Mermaids, Goats, and Moses Malone
To start class today (à la Nancie Atwell), I brought in this lyrical vignette by Mary Oliver where she writes oh-so tenderly about her dog Ben. The last few lines of her sketch are as follows:
“Ben. Joyful Ben. Because of his joyfulness, my own is increased. It is no small gift. So, perhaps it’s why we should honor and love our own dog and also the dog down the street, and all the dogs not yet born. What would the world be like without music or rivers or green, tender grass?
What would this world be like without dogs?”
Using Oliver’s work as inspiration, I asked my students to freewrite using this sentence to get them going:
“What would this world be like without ___________?”
Here’s what one student wrote (and read aloud for us):
“What would this world be like without restaurants? The first restaurant was an inn. People needed to eat, but the butcher’s guild had a problem with the inn keepers selling hunks of meat, and moving in on their territory. Those clever innkeepers found a loophole to the ancient laws: they cooked the meat. They made giant pots of stew and sold it by the bowl to their hungry customers. So many people started going to inns to eat that new businesses opened up solely for the purpose of selling prepared food. I think people who could afford to eat this way loved it because it saved them the time it would take to make a proper stew themselves.”
I love the structure of the above freewrite. It’s almost a formula for composing on any topic that a writer knows well. Take a look at those first two lines, because that’s where the magic happens. The first sentence asks a (somewhat) rhetorical question that establishes both the mood and topic. The next sentence arrives as a kind of origin story for said topic.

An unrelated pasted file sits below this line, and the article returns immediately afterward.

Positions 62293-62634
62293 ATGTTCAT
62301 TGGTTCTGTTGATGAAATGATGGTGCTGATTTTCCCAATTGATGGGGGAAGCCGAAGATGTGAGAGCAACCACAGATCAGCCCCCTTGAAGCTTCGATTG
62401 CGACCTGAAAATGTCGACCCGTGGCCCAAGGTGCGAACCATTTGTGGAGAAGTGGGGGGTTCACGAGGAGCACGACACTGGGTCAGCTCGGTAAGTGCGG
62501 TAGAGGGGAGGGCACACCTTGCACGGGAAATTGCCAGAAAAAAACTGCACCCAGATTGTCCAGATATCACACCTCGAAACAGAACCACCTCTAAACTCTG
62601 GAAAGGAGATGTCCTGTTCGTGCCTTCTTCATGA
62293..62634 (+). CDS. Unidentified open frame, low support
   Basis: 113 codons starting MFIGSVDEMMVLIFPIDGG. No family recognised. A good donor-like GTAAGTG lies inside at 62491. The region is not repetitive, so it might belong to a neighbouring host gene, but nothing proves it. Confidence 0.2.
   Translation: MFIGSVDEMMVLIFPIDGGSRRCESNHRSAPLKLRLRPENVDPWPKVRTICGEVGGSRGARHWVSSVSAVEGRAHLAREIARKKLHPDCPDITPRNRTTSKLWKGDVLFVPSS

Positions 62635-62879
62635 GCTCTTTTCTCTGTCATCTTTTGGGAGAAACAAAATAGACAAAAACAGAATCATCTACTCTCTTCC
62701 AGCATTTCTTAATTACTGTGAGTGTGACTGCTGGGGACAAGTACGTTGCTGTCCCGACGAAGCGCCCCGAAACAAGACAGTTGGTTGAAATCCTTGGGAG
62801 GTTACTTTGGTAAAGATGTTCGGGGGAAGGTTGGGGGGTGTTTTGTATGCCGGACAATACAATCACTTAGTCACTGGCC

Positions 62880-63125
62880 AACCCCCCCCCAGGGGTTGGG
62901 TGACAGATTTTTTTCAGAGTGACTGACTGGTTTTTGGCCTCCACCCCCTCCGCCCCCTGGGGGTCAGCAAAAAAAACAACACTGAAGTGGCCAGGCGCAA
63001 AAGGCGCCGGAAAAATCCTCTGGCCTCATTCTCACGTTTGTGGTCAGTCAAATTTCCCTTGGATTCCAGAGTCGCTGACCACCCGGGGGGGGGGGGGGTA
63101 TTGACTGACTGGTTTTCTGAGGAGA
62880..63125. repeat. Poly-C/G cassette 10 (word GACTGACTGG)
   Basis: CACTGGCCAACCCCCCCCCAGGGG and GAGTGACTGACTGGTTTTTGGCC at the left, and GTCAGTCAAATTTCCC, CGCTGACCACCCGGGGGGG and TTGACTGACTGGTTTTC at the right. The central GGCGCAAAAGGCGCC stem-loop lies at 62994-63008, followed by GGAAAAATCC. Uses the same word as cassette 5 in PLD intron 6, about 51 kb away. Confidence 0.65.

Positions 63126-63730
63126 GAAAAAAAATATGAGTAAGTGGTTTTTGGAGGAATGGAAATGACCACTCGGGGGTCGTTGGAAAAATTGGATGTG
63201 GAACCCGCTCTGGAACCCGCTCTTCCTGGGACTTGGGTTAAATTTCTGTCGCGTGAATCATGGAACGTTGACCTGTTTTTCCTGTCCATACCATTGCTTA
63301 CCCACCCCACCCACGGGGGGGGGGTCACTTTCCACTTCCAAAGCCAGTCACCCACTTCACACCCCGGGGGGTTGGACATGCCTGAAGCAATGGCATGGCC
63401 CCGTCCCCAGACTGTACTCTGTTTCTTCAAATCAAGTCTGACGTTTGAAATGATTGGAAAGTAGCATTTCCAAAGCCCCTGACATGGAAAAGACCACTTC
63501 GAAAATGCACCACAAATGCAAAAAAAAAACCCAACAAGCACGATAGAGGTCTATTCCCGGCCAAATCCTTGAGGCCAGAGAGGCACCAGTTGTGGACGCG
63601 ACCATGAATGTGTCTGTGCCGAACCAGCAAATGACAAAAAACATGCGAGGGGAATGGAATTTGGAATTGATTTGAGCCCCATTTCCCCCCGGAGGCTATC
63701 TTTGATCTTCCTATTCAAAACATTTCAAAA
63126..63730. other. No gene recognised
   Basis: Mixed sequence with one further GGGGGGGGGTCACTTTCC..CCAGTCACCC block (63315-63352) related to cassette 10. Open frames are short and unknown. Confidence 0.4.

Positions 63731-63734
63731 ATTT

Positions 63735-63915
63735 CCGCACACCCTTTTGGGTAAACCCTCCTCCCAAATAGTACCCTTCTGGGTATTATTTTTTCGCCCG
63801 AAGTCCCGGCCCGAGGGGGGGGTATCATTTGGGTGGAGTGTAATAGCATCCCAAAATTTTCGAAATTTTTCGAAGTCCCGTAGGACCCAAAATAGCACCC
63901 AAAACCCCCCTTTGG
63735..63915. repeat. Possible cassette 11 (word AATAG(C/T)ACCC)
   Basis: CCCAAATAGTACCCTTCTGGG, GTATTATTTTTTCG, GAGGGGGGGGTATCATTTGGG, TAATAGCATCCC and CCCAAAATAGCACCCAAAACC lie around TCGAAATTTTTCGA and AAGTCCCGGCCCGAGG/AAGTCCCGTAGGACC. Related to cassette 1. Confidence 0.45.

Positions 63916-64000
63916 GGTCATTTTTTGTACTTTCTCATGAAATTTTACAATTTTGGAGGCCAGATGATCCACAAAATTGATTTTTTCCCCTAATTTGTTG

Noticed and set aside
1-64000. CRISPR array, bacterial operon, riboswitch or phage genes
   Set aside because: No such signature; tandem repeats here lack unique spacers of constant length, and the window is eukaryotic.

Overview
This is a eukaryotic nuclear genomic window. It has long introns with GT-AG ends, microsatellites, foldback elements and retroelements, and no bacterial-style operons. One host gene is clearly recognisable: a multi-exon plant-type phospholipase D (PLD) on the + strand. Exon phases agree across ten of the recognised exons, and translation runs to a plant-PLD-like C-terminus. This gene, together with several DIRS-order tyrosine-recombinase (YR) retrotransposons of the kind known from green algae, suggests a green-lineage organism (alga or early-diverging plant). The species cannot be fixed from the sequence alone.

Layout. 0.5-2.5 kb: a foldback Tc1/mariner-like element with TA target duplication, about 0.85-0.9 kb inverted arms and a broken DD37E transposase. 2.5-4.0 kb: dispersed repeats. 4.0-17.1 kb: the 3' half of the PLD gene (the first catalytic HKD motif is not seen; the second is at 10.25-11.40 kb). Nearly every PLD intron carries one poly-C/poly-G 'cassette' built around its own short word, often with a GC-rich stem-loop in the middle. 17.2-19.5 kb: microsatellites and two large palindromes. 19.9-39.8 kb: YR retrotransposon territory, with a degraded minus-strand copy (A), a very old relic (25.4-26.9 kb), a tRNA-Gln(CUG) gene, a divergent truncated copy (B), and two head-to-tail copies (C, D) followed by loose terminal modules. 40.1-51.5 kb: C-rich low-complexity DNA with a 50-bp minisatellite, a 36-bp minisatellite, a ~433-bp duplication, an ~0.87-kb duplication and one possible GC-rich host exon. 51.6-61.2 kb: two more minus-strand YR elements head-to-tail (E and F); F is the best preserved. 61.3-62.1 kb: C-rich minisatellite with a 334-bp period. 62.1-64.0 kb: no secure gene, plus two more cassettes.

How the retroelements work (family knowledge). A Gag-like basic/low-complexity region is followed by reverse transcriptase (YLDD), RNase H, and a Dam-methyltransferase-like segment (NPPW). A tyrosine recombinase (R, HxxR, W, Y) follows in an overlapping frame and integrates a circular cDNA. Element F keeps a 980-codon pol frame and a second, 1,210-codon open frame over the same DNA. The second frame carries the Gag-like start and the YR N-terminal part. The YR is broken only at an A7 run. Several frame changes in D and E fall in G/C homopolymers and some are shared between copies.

With that pattern in mind, I tried sketching a few openers of my own. With any luck, I could bring these starts into the classroom as a “try it” for my students.
What would this world be like without Kobe Bryant? The first basketball player to leap straight from high school to the pros was Moses Malone.
What would this world be like without coffee? The first coffee drinkers were goats — Ethiopian goats.
What would this world be like without love? The ancient Egyptians were the first culture that associated love with the heart.
You get the idea.
Coda: Yesterday, I posted the “restaurant” paragraph on Facebook; a former student saw the post and commented: “I‘ll do one on ships!!” A few hours later, this showed up:
“What would this world be without ships? We would still have places to go, but how would we get to them? By planes, trains, and automobiles? Well, I guess, if that’s your thing. But, where would young lieutenants go to become old and crusty, and where would deckhands have to daydream about cash, girls, and pints if they have no place to labor, cuss, and fight? What about mermaids? Wouldn’t these beautiful creatures of the deep miss peeking up through the sea to steal a glimpse of a young sailor? Would their sorrow be so great that their hearts would break and they would all together cease to exist? Who would pretty young girls and sweet old ladies have to miss if their men folk were always home, and what stories would fathers have to pass down to their sons in this world without ships?
What would the world be without ships? It would be a world without mermaids, deckhands, and crusty old captains. It would be a world filled with women with no one to miss and a world filled with fathers with no stories to tell their sons. This is what the world would be without ships.” — Jon Yeomans